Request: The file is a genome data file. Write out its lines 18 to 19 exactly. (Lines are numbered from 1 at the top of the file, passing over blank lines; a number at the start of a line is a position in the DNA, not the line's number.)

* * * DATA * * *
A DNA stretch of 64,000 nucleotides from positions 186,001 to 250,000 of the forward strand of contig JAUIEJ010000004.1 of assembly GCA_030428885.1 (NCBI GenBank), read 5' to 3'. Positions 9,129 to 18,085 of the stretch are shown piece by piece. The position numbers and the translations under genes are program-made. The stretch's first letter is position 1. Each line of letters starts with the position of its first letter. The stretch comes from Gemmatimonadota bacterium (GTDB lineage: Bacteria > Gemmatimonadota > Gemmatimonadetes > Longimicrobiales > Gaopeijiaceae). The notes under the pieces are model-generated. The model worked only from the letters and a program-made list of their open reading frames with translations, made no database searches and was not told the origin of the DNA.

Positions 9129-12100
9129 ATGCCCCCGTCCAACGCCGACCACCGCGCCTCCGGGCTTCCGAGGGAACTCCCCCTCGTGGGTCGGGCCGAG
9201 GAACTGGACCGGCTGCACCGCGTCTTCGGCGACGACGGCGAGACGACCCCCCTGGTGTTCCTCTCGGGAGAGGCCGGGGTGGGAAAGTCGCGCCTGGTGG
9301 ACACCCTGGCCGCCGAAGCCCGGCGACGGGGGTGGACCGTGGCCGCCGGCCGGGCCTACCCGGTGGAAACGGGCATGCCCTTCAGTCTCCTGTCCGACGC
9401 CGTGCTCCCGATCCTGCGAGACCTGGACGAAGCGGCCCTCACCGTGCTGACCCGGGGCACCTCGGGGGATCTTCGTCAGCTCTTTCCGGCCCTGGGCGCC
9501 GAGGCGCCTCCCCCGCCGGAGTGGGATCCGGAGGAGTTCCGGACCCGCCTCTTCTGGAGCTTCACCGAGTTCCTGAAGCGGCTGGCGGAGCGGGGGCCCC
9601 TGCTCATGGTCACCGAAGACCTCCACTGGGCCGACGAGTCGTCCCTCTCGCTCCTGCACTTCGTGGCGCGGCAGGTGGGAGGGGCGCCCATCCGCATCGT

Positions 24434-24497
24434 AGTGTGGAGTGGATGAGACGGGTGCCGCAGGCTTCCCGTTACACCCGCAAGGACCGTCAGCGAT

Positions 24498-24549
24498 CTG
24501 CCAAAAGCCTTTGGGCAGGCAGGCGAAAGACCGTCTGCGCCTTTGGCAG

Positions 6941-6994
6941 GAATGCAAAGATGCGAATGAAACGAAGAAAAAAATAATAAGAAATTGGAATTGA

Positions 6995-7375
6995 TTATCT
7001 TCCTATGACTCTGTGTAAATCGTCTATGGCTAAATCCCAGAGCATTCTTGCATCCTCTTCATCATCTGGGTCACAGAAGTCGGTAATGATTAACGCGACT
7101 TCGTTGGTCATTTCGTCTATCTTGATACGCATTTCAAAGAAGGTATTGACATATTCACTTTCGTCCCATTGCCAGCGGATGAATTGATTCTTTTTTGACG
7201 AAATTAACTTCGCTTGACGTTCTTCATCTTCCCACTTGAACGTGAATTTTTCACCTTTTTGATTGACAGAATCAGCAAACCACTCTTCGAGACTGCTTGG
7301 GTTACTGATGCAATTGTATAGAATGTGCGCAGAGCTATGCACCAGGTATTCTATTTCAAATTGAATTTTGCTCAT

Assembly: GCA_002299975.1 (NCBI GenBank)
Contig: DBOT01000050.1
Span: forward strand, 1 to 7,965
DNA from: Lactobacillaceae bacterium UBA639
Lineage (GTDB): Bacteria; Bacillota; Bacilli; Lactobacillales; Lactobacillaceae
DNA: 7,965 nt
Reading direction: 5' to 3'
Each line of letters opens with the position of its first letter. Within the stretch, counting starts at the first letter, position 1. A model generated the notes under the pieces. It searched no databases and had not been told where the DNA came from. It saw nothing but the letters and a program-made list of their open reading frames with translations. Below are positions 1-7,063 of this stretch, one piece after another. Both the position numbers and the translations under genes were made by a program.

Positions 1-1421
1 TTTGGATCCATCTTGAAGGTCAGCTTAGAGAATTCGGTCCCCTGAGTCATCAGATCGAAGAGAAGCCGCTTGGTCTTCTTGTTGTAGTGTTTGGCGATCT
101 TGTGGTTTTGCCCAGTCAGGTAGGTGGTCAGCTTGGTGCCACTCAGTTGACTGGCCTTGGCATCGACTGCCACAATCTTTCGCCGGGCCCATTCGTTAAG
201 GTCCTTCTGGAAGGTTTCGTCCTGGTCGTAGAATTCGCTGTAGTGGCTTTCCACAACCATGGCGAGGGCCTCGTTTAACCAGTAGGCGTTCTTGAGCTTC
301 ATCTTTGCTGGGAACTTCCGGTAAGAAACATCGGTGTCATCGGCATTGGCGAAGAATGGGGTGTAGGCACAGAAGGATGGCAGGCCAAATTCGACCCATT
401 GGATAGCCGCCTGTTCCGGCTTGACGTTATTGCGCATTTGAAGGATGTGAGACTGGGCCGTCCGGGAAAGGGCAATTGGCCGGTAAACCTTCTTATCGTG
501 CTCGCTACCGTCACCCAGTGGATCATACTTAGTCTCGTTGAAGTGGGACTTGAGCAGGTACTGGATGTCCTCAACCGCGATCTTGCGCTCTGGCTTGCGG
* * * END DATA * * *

7001 TCCTATGACTCTGTGTAAATCGTCTATGGCTAAATCCCAGAGCATTCTTGCATCCTCTTCATCATCTGGGTCACAGAAGTCGGTAATGATTAACGCGACT
7101 TCGTTGGTCATTTCGTCTATCTTGATACGCATTTCAAAGAAGGTATTGACATATTCACTTTCGTCCCATTGCCAGCGGATGAATTGATTCTTTTTTGACG